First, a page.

Originally Posted by jstcruzin
Well there is no way to tell if it was dry now. It has been raining down here for 3 days straight. If it was a water issue I should see them perking up soon!!
I have good soil for about a foot to a foot and a half down then it becomes rocky and sandy. I asked at lowes today and was direct to a 10-2-8 tree and shrub fertilizer...I also read somewhere else yesterday that a fertilzer for Azalea, Camellia and Rhododendrons made by Vigora(sold at home depot), which is a 10-8-8. The package read also good for acid loving plants which cherry hedges are if i'm not mistaken. Thoughts on either of these? I guess the only difference is the amount of Nitrogen in them, right?
How long have these been planted for?
If a plant has been very stressed and starts to die, it may not be able to take up the water anymore, even with lots of rain.
On the couple that look pretty bad, you could try the 10-8-8, the acidifying is fine. You don't really have much to lose on those, esp the last one, I am not sure it will make it.
Do they all have mulch around them?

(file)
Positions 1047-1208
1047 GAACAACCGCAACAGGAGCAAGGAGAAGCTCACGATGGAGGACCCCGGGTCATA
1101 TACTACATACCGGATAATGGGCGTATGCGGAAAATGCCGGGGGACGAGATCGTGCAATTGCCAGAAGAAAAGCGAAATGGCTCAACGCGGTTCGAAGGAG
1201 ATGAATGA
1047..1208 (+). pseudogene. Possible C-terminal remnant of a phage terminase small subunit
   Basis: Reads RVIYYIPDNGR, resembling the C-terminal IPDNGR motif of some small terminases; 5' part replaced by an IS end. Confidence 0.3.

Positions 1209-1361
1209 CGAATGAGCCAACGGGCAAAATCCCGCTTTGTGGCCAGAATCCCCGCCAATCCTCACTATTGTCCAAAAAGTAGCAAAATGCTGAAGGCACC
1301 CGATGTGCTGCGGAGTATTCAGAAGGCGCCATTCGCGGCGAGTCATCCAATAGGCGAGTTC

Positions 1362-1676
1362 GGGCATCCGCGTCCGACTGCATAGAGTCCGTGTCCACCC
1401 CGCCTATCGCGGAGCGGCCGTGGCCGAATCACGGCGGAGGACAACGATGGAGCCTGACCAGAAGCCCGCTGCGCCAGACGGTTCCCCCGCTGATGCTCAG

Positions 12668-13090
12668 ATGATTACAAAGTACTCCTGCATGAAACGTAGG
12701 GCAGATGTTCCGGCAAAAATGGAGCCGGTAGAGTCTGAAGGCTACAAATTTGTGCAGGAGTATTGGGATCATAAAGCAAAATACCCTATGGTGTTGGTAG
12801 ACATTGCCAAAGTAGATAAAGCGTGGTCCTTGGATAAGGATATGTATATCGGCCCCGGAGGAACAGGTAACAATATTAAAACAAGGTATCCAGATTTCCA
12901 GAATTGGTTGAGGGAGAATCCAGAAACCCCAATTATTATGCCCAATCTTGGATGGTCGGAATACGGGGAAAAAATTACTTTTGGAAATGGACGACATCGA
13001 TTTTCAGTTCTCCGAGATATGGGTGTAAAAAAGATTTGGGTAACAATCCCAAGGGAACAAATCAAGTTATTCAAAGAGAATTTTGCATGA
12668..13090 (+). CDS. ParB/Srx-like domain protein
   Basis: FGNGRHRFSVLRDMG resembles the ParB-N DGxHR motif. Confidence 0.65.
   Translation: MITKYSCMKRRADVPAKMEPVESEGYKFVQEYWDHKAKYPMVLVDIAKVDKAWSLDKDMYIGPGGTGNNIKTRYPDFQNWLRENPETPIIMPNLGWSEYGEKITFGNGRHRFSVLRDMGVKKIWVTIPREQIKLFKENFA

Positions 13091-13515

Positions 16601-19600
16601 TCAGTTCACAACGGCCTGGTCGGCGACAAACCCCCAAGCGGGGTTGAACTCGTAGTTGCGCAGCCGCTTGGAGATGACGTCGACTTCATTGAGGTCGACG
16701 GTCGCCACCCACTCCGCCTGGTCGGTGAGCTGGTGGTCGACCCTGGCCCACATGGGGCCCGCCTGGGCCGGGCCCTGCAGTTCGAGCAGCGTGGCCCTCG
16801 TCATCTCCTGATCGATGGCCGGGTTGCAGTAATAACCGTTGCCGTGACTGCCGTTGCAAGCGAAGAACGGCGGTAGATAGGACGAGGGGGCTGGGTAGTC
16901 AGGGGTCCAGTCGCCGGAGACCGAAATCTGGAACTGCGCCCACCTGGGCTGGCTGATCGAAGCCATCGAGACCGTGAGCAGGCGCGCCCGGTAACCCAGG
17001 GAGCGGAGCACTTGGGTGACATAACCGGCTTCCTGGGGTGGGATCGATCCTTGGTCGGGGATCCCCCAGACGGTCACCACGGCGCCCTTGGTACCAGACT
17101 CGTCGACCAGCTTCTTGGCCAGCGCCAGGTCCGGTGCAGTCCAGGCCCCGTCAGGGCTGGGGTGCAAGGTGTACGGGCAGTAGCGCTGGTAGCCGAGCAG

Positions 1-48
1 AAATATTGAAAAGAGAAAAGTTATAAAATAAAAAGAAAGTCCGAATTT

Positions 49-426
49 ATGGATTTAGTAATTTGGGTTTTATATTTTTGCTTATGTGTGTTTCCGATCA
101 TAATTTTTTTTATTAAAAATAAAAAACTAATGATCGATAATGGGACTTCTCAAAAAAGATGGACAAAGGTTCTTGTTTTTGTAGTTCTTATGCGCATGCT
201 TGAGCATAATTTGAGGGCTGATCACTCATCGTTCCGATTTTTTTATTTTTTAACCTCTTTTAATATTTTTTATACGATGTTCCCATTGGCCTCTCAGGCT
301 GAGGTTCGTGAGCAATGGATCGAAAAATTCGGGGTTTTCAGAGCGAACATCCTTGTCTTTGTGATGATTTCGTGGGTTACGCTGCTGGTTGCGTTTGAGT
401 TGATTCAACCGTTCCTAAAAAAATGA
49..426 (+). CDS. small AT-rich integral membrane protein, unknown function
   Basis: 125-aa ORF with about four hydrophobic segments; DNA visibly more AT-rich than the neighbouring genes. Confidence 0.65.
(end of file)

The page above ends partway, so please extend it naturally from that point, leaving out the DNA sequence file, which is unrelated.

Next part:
While they are drought tolerant once established, if this was their first year, then they have not had time to establish a large enough root system to sustain them in a drought situation.
There are several diseases that attack this plant, I am not familiar enough with how they would look on this to tell you if they are involved. I would suspect that they would have hit all of your plants, and not just some, but not necessarily.
The fertilizer numbers are Nitrogen, Phosphorous, and Potassium, respectively.
Nitrogen forces top growth and foliage, which can stress an already stressed plant. Phosphorous stimulates root growth, and in general adding phosphorous is much safer for a sick plant.
You could also try some liquid miracle grow. They make a box called Miracaid for acid loving plants, you have to get it at a place like a plant store or hardware store, generally not the big box stores.
Miracaid will work very quickly if it is going to work, if the area is well watered, and you apply a dose of miracaid, if it is going to help, you will often see improvement overnight.
I would not spray them without being able to get a better idea of what might be causing the problem. Bringing a branch to a local nursery in your area might be helpful (preferable someone that actually grows plants and not just sells them) and see if they are able to identify what is going on. You also likely have a county extension office that would look at it and help you for free. The county extension office often runs a master gardener program that has local volunteers that help with these kind of problems.